Anent the charge of immorality ascribed to respondent for maintaining a common-law wife, although both respondent and his partner Normita are single, and do not appear to be suffering from any impediment to marry, it is worth to note, however, that this arrangement was sought by them in order not to prejudice Normita's employment opportunities abroad, as stated in the latter's affidavit. (Annex "4"). In effect, the sacred institution of marriage was sacrificed for the "American Dream[,]" and this shows a personality that is unprincipled and undesirable. It is for this reason, not the relationship per se, that we fault him for perpetuating such kind of love affair. While we are not in a position to dictate what his life agenda should be, we can certainly prescribe the character of the personnel to man the frontlines in the dispensation of justice. As it is oft-repeated, a public office is a public trust and the conduct and behavior of all those involved in the administration of justice - from the presiding judge to the lowliest utility worker - should be circumscribed with the heavy burden of responsibility, accountability, integrity, uprightness[,] and honesty (Violeta R. Villanueva v. Armando T. Milan, A.M. No. P-02-1642, September 27, 2002). As oft-stated by this Court:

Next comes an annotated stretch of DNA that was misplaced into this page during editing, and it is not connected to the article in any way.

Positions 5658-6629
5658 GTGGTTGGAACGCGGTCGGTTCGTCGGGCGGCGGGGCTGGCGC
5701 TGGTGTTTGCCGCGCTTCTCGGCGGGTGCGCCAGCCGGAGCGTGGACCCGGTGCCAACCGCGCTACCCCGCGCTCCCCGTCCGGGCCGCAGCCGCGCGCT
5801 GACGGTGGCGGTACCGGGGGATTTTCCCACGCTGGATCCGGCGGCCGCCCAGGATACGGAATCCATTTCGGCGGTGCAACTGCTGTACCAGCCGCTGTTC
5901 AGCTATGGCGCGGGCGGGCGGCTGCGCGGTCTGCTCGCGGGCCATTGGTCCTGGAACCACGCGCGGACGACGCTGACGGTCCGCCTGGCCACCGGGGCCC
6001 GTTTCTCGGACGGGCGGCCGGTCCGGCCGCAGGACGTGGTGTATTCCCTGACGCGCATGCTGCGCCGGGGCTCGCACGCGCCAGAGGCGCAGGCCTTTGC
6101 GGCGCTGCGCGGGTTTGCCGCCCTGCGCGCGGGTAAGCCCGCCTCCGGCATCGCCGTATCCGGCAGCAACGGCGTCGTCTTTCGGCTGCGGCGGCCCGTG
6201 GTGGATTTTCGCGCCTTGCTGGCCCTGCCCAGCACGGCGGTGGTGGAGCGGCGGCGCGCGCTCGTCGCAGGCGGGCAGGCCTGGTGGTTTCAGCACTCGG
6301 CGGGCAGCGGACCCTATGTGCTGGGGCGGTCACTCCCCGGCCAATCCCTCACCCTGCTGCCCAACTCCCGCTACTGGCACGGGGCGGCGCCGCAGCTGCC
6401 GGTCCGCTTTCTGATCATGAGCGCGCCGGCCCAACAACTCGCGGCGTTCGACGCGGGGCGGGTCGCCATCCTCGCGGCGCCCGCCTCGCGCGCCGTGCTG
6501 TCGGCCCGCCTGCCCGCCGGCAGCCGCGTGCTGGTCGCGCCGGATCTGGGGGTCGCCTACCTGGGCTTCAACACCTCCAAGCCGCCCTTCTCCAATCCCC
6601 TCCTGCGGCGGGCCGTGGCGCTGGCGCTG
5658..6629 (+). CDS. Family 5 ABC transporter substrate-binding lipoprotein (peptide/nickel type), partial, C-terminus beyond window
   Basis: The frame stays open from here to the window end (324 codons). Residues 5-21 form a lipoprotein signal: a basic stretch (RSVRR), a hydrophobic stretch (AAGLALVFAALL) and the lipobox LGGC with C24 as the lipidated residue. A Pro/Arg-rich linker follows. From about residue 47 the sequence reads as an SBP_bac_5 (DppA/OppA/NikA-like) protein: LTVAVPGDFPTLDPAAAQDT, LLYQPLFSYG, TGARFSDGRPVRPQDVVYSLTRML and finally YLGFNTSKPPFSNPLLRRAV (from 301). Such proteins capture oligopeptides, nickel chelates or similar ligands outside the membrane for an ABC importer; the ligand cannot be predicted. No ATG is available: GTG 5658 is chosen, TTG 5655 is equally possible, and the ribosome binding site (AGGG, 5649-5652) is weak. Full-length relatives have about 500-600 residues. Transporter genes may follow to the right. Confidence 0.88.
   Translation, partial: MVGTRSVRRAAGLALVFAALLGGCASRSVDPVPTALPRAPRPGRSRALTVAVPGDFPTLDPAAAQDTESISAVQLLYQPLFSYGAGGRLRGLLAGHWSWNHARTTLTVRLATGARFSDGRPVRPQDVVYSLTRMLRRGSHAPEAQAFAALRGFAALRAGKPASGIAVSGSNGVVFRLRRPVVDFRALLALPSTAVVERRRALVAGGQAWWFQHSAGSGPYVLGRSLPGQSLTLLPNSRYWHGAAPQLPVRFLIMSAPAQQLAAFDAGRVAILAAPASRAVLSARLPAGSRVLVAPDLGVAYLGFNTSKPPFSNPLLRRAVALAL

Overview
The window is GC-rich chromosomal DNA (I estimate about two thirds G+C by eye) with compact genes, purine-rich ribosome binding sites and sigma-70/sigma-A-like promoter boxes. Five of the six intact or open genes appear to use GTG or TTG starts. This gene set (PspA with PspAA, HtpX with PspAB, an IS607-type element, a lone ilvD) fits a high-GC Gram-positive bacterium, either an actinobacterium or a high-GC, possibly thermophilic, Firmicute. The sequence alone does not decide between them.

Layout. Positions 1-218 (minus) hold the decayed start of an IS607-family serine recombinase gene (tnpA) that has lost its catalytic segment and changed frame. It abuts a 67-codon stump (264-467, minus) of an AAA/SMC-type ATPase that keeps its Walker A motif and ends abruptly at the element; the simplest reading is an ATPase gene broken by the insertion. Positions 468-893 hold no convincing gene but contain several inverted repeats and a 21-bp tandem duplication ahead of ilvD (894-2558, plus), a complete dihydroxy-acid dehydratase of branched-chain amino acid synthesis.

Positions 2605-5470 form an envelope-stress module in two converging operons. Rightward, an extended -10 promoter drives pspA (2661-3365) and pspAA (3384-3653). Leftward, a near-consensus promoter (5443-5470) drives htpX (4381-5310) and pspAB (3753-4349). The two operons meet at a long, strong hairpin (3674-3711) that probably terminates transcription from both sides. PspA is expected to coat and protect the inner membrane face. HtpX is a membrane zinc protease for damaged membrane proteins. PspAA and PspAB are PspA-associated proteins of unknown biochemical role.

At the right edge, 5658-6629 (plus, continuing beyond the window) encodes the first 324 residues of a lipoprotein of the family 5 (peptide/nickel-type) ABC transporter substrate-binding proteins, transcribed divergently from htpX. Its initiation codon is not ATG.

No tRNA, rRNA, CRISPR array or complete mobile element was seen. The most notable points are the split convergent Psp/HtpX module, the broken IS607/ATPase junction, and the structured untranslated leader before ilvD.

"It must be stressed that while every office in the government is a public trust, no position exacts a greater demand for moral righteousness and uprightness from an individual than in the judiciary. Indeed, the image of a court of justice is mirrored in the conduct of the personnel who work thereat from the judge to the lowest of its personnel. Court employees are enjoined to adhere to the exacting standards of morality and decency in their professional and private conduct in order to preserve the good name and integrity of the courts of justice. The conduct of court personnel must be free from any whiff of impropriety, not only with respect to their duties in the judicial branch, but also to their behavior outside the court as private individuals. There is no dichotomy of morality; a court employee is also judged by his or her private morals. (Court Employees of the Municipal Circuit Trial Court, Ramon Magsaysay, Zamboanga del Sur v. Earla C. Sy, A.M. No. P-93-808, November 25, 2005; Gamboa v. Gamboa, A.M. No. P-04-1836, July 30, 2004, 435 SCRA 436).["]